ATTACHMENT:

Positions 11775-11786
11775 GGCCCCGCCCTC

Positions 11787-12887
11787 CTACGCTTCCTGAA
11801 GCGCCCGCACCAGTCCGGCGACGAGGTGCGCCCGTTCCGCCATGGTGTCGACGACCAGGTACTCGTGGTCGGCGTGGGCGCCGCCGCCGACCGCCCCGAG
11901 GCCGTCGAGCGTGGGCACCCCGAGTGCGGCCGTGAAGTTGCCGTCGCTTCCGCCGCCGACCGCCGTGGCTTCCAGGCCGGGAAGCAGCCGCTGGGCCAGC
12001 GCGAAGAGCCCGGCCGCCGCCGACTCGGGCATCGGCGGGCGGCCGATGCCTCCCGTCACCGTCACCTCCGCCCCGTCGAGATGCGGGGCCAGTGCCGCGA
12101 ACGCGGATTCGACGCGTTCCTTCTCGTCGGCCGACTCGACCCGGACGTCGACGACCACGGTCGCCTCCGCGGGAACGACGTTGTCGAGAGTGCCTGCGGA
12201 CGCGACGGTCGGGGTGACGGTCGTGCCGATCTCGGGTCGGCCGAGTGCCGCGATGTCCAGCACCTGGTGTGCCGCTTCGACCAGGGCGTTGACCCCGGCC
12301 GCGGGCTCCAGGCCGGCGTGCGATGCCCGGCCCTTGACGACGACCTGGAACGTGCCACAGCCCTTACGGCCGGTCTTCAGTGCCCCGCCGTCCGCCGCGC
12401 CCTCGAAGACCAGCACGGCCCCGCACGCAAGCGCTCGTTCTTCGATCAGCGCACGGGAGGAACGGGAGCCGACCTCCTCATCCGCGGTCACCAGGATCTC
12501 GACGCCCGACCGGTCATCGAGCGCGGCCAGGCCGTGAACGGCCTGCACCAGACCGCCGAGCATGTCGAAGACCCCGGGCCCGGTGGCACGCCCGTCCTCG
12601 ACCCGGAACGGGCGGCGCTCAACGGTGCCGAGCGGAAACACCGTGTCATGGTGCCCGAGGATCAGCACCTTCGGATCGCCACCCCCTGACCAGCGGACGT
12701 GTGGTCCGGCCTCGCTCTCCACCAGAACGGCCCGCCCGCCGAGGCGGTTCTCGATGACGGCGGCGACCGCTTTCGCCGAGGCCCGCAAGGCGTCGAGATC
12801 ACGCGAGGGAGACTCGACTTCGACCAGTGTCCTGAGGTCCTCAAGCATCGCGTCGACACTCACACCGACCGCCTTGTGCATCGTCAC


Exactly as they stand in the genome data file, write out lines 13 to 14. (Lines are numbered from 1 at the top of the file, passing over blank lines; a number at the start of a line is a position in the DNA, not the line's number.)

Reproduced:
12601 ACCCGGAACGGGCGGCGCTCAACGGTGCCGAGCGGAAACACCGTGTCATGGTGCCCGAGGATCAGCACCTTCGGATCGCCACCCCCTGACCAGCGGACGT
12701 GTGGTCCGGCCTCGCTCTCCACCAGAACGGCCCGCCCGCCGAGGCGGTTCTCGATGACGGCGGCGACCGCTTTCGCCGAGGCCCGCAAGGCGTCGAGATC